Grand Forks County Commission holds off on shouldering buyout costs for one rural home

The issue with the rural Manvel property, a five-acre spread, is that it is the only residence served by a county-owned bridge. The bridge has flooded multiple times in recent years, and the homeowner could only access the property by boat.

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The Grand Forks County Office Building, photographed on Nov. 23, 2015. Photo by Nick Nelson/Grand Forks Herald

Grand Forks County Commission members stopped short of fully funding a homeowner buyout program that would affect one particular residence in the county.

Commissioners, at their regularly scheduled meeting on May 4, authorized County Engineer Nick West to spend up to $6,000 to conduct a pair of necessary appraisals for a home located in rural Manvel that abuts the Turtle River. The owner of the home has expressed interest in a recently approved Federal Emergency Management Agency buyout program , but only if he can get full market value for the property. The FEMA program offers a 75% buyout option, with the owner taking on the remaining 25% for the required demolition of the property. West asked commissioners for $93,000 to shoulder the complete cost of the buyout and subsequent demolition of the property.

The purpose of the program is to buy out homeowners of areas that are repeatedly hit by flooding, and thus reduce the financial impact on homeowners and local governments. Under the program, bought-out homes revert to county ownership, and the properties may never be built on again and must revert to a natural state.

The issue with the rural Manvel property, a five-acre spread, is that it is the only residence served by a county-owned bridge. The bridge has flooded multiple times in recent years, and the homeowner could only access the property by boat. West asked for the funding to help purchase and demolish the house, which he said is a cost-saving measure.

“To me that is not in the best interest of the county,” West said of letting the owner sell the house on the open market. “If we could eliminate that residence, we could eliminate the bridge and that would save us a lot of money in the long run.”


There are only a handful of other homes in the county that have expressed interest in the FEMA program, and commissioners declined to cover the homeowner’s portion of the required costs. West said doing so in this case could save the county $500,000 in bridge-related costs.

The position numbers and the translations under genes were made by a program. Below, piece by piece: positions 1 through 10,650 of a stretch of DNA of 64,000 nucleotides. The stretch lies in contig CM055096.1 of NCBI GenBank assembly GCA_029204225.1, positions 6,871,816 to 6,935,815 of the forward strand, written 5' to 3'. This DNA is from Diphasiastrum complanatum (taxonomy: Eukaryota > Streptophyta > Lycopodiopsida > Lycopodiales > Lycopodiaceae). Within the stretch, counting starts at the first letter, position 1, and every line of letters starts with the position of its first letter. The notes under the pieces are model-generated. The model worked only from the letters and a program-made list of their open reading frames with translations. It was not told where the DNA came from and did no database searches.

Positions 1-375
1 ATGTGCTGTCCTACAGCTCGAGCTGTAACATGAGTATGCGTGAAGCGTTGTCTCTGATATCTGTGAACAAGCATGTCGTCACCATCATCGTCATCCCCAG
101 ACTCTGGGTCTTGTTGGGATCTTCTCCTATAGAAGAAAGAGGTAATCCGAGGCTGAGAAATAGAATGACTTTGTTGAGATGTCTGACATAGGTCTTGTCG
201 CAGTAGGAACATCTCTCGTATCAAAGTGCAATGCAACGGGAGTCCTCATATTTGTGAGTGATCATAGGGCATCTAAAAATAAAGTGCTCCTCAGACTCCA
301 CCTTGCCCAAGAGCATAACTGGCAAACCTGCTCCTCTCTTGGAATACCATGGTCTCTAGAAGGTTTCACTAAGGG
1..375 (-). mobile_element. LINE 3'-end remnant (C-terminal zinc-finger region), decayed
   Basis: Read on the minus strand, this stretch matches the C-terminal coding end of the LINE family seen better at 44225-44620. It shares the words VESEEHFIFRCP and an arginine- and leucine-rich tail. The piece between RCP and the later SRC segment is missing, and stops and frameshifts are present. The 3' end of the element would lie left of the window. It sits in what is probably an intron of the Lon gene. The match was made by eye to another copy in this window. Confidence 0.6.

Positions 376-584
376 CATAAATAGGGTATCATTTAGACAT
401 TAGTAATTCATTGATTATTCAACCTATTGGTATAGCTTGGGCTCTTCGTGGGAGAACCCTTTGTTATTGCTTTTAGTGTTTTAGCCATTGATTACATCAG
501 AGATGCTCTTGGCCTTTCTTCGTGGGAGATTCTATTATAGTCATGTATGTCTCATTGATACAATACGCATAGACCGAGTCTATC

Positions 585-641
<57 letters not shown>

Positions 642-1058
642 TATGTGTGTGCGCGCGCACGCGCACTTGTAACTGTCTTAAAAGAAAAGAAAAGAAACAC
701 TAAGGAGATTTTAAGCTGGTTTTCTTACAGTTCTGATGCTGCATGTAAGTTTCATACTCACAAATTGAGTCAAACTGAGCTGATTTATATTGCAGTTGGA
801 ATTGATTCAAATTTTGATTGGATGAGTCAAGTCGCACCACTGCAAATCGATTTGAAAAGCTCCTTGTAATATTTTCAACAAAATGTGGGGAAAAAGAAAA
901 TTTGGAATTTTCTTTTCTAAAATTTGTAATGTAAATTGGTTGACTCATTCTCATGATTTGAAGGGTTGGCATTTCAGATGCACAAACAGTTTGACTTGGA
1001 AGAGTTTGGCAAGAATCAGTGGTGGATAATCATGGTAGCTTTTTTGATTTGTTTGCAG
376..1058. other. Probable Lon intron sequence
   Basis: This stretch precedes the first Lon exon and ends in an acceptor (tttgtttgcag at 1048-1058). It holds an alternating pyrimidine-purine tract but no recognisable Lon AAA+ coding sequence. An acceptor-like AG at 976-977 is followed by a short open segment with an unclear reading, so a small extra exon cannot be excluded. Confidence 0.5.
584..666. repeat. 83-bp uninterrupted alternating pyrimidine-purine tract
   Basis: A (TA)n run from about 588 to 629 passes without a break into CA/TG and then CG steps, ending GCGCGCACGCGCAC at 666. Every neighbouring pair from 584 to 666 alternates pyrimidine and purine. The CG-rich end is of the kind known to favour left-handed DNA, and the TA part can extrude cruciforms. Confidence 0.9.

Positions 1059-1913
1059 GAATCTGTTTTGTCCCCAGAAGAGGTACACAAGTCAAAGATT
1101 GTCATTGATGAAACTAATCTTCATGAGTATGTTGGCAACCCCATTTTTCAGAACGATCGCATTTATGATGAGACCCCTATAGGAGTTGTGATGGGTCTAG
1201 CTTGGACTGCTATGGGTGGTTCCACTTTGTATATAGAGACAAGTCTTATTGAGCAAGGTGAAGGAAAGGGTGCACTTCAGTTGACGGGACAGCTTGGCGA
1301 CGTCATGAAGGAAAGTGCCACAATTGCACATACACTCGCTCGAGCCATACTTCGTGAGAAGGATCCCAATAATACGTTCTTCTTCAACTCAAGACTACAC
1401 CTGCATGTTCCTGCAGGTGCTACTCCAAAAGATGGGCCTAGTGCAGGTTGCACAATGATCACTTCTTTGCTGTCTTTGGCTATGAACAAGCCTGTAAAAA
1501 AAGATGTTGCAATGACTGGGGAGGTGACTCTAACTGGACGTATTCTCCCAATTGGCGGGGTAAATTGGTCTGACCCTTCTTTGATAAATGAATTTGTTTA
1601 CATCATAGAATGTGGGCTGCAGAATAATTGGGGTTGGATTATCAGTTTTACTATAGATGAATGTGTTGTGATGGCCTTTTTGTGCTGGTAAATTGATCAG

According to State’s Attorney Haley Wamstad, the county is on firm footing to single out one home, while not offering the same expense to others, as long as doing so is not “arbitrary or capricious.” Still, commissioners decided to authorize the appraisals so they have a better understanding of how much they would have to pay, should they later decide to cover the Manvel homeowner’s share of the cost.

“I guess I would be grudgingly willing to go along, although I do think the river was there before he bought the place,” said Commissioner David Engen.

In other news, commissioners:

  • Signed off on letting a part-time employee of County Emergency Manager Kari Goetz submit a smartphone application to the Google Play and Apple stores. The application is an emergency preparedness platform for Grand Forks County that would allow residents, for example, to locate emergency shelters anywhere in the county. The application was designed by UND senior Gunner Engkvist.

  • Tabled a request to approve a July street dance sponsored by the Beehive Bar, in Reynolds, N.D. Commissioners will revisit the application once Reynolds’ mayor has OK’d it.

  • Heard a report from Becky Ault, director of Grand Forks’ Public Safety Answering Point, the emergency dispatchers for the county. Ault told commissioners she has lost a few employees, one to retirement and others to different jobs. Ault said she may need to hire new employees in the future, but a few retired dispatchers have temporarily come out of retirement to lend a hand.
    The number of emergency calls last year increased to 94,847, up from 91,714 in 2019.
    Ault also informed commissioners that the State Interoperable Radio Network will be going online soon. The network allows law enforcement officers to communicate with each other through radios over great distances, for example, from Grand Forks to Bismarck. The program will allow law enforcement to stop using the more expensive radios currently in use.

Adam Kurtz is the community editor for the Grand Forks Herald. He covers higher education and other topics in Grand Forks County and the city.

Kurtz joined the Herald in July 2019. He covered business and county government topics before covering higher education and some military topics.

Tips and story ideas are welcome. Get in touch with him at, or DM at @ByAdamKurtz.

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